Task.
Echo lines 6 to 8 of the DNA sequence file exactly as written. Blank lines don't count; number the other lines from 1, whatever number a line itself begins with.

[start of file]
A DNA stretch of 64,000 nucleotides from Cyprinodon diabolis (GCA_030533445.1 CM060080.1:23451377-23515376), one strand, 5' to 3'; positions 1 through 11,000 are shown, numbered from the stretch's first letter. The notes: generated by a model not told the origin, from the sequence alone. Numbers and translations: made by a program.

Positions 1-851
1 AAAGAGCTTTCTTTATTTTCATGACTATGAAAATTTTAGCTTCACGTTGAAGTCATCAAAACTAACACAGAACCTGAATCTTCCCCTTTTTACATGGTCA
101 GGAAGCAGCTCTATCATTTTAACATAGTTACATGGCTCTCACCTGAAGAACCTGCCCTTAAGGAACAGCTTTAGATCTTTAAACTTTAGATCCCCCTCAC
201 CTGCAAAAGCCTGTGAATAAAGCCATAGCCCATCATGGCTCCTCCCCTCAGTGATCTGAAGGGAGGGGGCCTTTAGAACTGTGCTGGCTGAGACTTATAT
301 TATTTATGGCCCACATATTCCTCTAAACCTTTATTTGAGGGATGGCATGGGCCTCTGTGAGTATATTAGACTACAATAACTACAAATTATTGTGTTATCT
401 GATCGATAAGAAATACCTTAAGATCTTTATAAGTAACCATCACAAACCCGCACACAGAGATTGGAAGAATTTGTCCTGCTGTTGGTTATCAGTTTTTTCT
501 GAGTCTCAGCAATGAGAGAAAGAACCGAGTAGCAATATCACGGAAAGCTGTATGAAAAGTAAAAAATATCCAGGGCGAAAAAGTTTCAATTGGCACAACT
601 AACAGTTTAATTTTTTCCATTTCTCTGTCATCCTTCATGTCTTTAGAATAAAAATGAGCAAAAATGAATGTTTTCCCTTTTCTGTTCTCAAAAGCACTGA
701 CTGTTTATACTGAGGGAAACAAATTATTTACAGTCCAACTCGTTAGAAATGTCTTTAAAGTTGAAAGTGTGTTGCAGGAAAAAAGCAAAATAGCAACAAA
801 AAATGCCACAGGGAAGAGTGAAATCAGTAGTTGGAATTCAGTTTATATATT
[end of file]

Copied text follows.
301 TATTTATGGCCCACATATTCCTCTAAACCTTTATTTGAGGGATGGCATGGGCCTCTGTGAGTATATTAGACTACAATAACTACAAATTATTGTGTTATCT
401 GATCGATAAGAAATACCTTAAGATCTTTATAAGTAACCATCACAAACCCGCACACAGAGATTGGAAGAATTTGTCCTGCTGTTGGTTATCAGTTTTTTCT
501 GAGTCTCAGCAATGAGAGAAAGAACCGAGTAGCAATATCACGGAAAGCTGTATGAAAAGTAAAAAATATCCAGGGCGAAAAAGTTTCAATTGGCACAACT